This afternoon I completed the lid of my beehive. I had great fun doing this, because it involved some experimenting to get the effect I wanted. Having looked at some pictures of beehives online, I discovered that they are often covered with roofing felt against the weather, and I wanted to reproduce the look and feel of this material with its bituminous gritty surface.
In the end I used a mixture of thick matt acrylic gel medium and pumice acrylic gel medium to give the gritty texture, coloured with black acrylic paint, which I applied with a palette knife and allowed to dry before proceeding. The roof is constructed of double-thickness cardstock, the outer layer being cut from the recycled cover of an architect's specification booklet, which had a rather nice dull black hammered surface, which I thought would be good just in case the gel medium mixture did not cover it adequately. (I never throw anything away that might come in useful!)
Here is the completed exterior of the beehive, now just awaiting a base and final decoration.
This is the lid from above, which shows the texture quite well:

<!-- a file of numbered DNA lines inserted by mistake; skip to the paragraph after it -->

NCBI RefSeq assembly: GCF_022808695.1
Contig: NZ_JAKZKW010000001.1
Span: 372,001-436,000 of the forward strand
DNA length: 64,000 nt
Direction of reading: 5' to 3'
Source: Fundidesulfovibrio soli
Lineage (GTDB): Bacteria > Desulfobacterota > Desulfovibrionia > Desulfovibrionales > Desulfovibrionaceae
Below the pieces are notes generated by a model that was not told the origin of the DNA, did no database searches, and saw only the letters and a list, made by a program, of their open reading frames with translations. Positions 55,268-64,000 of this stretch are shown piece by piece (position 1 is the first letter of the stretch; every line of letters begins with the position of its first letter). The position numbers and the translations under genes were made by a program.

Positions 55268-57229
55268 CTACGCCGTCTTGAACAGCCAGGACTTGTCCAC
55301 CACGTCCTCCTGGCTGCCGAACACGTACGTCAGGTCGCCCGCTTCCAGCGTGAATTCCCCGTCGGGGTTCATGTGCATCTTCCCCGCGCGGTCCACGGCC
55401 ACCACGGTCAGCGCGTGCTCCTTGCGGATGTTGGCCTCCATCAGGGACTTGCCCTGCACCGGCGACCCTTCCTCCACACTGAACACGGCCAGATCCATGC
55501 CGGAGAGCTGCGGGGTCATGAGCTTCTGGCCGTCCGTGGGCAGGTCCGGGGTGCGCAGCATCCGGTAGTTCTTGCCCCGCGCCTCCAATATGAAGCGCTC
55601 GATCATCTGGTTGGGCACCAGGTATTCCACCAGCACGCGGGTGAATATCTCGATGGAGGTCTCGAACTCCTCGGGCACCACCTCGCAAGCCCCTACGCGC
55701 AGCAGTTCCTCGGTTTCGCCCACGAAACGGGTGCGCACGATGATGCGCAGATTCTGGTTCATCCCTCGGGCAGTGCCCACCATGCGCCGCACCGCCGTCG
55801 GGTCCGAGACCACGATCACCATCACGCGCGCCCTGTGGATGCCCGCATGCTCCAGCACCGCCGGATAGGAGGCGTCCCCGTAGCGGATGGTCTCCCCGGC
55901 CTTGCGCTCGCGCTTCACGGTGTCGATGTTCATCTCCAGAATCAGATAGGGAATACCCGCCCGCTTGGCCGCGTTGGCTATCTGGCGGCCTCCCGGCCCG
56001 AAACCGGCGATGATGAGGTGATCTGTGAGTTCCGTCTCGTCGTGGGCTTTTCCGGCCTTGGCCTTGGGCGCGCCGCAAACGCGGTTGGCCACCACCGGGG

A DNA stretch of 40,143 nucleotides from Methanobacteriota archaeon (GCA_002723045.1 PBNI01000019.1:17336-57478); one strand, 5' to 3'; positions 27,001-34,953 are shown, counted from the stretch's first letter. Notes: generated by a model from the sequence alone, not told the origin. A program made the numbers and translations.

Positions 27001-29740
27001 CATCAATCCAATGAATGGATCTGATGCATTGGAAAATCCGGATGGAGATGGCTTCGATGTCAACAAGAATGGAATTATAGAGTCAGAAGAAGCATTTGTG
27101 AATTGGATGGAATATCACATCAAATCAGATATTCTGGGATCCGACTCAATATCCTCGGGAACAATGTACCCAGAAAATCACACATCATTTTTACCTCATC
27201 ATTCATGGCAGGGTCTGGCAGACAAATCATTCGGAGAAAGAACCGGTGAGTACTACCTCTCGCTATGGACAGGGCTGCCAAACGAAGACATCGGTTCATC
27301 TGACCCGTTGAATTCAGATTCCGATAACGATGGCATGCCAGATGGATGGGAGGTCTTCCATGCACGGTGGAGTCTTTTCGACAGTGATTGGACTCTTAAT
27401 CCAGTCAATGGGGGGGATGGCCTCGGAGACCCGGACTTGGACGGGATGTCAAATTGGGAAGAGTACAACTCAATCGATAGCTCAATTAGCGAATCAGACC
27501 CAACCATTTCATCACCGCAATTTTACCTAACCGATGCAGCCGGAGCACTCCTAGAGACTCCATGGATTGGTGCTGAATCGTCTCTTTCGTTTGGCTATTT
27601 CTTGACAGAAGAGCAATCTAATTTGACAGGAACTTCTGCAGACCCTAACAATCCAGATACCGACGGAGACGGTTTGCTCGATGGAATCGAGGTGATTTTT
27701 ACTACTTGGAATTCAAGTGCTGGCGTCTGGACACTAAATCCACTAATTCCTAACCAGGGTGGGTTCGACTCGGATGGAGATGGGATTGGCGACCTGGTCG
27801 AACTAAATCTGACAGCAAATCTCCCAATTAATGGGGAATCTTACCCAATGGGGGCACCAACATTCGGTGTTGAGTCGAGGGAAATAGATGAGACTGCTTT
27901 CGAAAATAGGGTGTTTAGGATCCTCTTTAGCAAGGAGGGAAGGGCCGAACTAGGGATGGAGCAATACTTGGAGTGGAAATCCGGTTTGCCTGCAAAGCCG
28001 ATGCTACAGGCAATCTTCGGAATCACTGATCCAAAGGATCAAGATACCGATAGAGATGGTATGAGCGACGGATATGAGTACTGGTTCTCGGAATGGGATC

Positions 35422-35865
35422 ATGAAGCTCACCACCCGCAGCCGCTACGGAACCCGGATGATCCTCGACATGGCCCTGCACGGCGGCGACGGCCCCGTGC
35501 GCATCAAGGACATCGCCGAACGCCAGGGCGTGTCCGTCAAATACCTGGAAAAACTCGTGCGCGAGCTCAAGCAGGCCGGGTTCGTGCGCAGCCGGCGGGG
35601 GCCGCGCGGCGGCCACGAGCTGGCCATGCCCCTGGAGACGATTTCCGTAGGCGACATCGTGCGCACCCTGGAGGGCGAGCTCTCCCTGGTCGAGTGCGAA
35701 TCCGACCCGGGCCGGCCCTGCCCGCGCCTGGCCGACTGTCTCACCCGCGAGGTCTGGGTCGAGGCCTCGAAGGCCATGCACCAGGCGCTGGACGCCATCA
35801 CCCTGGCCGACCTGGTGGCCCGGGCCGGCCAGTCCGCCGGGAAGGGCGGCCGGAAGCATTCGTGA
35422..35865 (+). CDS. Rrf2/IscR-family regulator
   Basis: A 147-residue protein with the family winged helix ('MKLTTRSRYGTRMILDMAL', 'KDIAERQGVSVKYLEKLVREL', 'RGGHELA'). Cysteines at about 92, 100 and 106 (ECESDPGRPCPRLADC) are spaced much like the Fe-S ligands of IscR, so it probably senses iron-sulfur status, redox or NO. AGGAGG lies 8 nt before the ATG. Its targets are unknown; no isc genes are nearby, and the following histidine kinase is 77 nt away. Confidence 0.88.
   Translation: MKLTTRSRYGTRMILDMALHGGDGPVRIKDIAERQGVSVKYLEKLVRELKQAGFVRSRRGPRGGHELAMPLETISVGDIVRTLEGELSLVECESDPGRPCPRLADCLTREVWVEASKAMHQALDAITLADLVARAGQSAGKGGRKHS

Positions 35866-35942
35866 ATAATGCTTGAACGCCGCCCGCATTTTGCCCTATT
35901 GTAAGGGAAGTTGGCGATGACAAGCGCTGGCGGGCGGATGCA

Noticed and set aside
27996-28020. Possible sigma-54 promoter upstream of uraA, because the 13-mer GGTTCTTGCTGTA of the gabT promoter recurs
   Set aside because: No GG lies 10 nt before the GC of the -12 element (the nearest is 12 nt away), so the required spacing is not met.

The ridge piece is made of cardstock which has been inked with Tim Holtz Distress Ink in Walnut Stain. The nails are mini-brads, which I held in a pair of jewellery pliers and sanded to remove the paint, and to give a somewhat rough surface. After inserting the brads, I attached the strip to the ridge of the roof with double sided tape.
Finally, this is the inside of the lid. Using double sided tape, I attached a square of card which I had embossed with the beehive Fiskar's Texture Plate and inked with Tim Holtz Distress Ink in Pumice Stone.
To finish the box, I need to make a square base slightly larger than the box. Beehives have a projection near the bottom, to allow the bees somewhere to land as they enter the hive, and I am not sure how to do this yet, because anything sticking out is going to prevent the box from exploding properly. I also want to add some grass and flowers around the base, not thick enough to prevent the box exploding, but just enough to prevent the flaps falling absolutely flat - I like the look of an explosion box when the flaps are slightly raised when exploded, like the petals of a flower. I will probably also add some more bees to the outside, including a few on acetate strips.
So... a bit of pondering required until this project is complete!